Furthmover, we have all the parameters , , and to form a tuplet. As such, we finally obtain , , and arrays with 13 × 160 elements, respectively, as shown in Figure 4.

3. ctan φ Calculation with an Embedded ANN

An ANN is a collection of simple processing units, mutually interconnected with weights assigned to the connections. By modifying the connecting weights according to certain learning rules, the ANN can be trained to recognize any pattern given the training data. With the data set generated from the simulation in Section 2, the training process of ANN model will cover almost the entire sample space to ensure the model’s generalization capability. The well-trained network can be employed for online calculation.

A three-layer BP network could be trained to approximate any continuous nonlinear functions with arbitrary precision. Hence, a BP NN is constructed to effectively fit the function represented by (8). Parameters and are selected as the network inputs and as the network output and two hidden layers containing 20 and 30 neural nodes, respectively, are employed to form a network topology, as shown in Figure 5. This structure ensures a trade-off between the ANN model precision and computational complexity. Subsequently, a high-performance Error Back Propagation (EBP) training algorithm [13] is employed for fitting the function (8).

The simulation data generated in part B, Section 2 are used to train and validate the ANN. The data set consists of 2080 (13 × 160) network input-output pairs and can be divided into two parts. Part one includes 1500 randomly selected pairs used to train the neural network. Part two includes the remaining 580 pairs which are employed to validate the generalization of the network. The network converges when trained by the proposed training algorithm. The generalization test results indicate that the mean square error of is less than 0.001 and the maximum error of is about 0.004. These two indexes guarantee that the network can satisfy the application requirement perfectly.

Also, it is worth mentioning that the ANN need not be re-trained for different types of welding machines and different welding materials. These differences just lead to various impedances in the electrical circuit; for example, the welding machine with larger arm length has a relatively larger inductive reactance and the aluminum weldment has a lower resistance than the low-carbon steel. However, there exists a fixed relationship between , , and . Therefore, it is reasonable to bring up that the network can succeed with all scenarios.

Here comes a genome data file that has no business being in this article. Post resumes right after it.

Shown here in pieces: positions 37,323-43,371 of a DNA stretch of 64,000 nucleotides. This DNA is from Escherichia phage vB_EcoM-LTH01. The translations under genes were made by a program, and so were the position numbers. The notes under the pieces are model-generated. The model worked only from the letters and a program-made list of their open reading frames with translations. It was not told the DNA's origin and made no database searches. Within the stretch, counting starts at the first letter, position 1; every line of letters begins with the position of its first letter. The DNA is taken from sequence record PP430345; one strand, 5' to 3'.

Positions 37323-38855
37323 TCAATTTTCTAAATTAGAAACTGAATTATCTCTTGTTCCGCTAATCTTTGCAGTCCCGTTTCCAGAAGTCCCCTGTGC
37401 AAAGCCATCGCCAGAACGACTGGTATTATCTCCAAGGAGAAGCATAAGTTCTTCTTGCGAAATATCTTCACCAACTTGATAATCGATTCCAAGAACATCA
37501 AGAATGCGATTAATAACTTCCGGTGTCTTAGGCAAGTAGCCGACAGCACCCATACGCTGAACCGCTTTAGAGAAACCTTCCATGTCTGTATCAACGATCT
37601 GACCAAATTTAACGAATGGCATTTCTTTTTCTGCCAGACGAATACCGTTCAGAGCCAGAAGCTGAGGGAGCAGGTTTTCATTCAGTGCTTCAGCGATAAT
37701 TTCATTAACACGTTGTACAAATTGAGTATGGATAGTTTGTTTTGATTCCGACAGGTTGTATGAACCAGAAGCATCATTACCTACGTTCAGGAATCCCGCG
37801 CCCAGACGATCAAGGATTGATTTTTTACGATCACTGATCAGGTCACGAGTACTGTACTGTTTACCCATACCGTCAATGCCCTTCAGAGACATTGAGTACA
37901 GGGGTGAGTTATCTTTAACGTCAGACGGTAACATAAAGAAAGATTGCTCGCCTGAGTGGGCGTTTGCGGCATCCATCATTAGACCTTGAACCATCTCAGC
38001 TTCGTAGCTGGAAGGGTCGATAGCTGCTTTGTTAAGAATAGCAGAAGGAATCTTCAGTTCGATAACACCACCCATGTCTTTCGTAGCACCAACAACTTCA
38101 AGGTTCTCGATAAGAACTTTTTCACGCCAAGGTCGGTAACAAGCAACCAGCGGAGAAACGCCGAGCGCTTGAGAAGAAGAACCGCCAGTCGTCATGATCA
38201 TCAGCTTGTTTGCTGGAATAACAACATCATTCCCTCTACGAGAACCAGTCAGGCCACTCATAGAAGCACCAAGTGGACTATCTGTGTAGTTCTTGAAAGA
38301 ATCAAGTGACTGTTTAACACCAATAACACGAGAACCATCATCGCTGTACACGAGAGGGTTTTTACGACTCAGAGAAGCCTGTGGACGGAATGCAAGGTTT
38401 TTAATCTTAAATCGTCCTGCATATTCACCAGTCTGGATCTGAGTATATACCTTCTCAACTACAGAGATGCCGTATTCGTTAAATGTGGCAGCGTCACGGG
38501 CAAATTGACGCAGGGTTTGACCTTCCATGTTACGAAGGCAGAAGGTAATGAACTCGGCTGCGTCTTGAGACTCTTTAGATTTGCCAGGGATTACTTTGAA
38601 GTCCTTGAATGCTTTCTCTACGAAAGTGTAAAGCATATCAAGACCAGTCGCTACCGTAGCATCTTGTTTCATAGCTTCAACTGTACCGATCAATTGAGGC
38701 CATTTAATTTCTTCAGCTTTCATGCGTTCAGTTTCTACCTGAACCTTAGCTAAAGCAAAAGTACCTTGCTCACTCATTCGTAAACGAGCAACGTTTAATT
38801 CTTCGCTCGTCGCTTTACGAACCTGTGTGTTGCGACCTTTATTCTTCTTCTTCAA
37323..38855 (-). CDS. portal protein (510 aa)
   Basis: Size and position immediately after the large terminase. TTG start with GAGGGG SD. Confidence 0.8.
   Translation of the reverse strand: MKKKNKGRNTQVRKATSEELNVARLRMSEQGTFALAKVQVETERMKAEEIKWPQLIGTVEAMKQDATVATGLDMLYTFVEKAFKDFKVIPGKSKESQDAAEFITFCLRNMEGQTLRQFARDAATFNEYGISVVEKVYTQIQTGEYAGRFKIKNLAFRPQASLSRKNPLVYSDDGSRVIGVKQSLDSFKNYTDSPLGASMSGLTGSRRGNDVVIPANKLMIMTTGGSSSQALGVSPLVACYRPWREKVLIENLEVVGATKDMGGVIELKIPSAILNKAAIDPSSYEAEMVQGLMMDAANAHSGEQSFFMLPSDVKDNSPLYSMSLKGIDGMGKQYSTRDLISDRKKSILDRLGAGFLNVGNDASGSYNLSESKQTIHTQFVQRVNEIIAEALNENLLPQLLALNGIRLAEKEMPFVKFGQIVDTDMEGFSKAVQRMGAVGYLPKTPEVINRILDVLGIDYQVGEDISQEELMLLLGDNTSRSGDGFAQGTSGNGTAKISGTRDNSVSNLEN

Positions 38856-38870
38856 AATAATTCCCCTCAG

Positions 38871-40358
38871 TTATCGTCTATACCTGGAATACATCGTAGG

4. Implementation and Experimental Results

Since is time-variant during the whole RSW process, we calculate it in each half-wave so as to reveal its dynamic feature. The real-time calculation of requires the following information: the preset firing angle of each half-wave and the current peak angle . Viewed from each half-wave, the firing angle may be regarded as a controllable parameter. Hence, we can focus on the measurement of the peak angle .

4.1. Experimental Setup

A resistance spot welding monitoring and control system has been developed to conduct experiments on the welding machine platform of OBARA (ST21). Figures 6 and 7 show the primary and secondary measuring apparatus, respectively. Note that the secondary side dynamic resistance measuring apparatus is just for the verification purpose and will be removed before putting it into real application.

The training results of the network mentioned in Section 3, matrices of the neuron connection weights, and biases can be programmatically embedded into the digital signal processor (DSP) to perform online calculation of the . The TMS320LF2407 DSP is selected to execute the ANN computation because of its low cost and unique structure. The DSP controller has separate buses for instructions and data which allow simultaneous access of the program and data, and overlapping of some operations for an increased process performance. The DSP pipeline’s operation can accelerate its instruction executions, and thus it caters for rapidly multiplying/accumulating operations of the neural network computation. Therefore, when implemented in hardware, the ANN runs orders of magnitude faster than software simulations. The processor adaptive calculation has a superior behavior.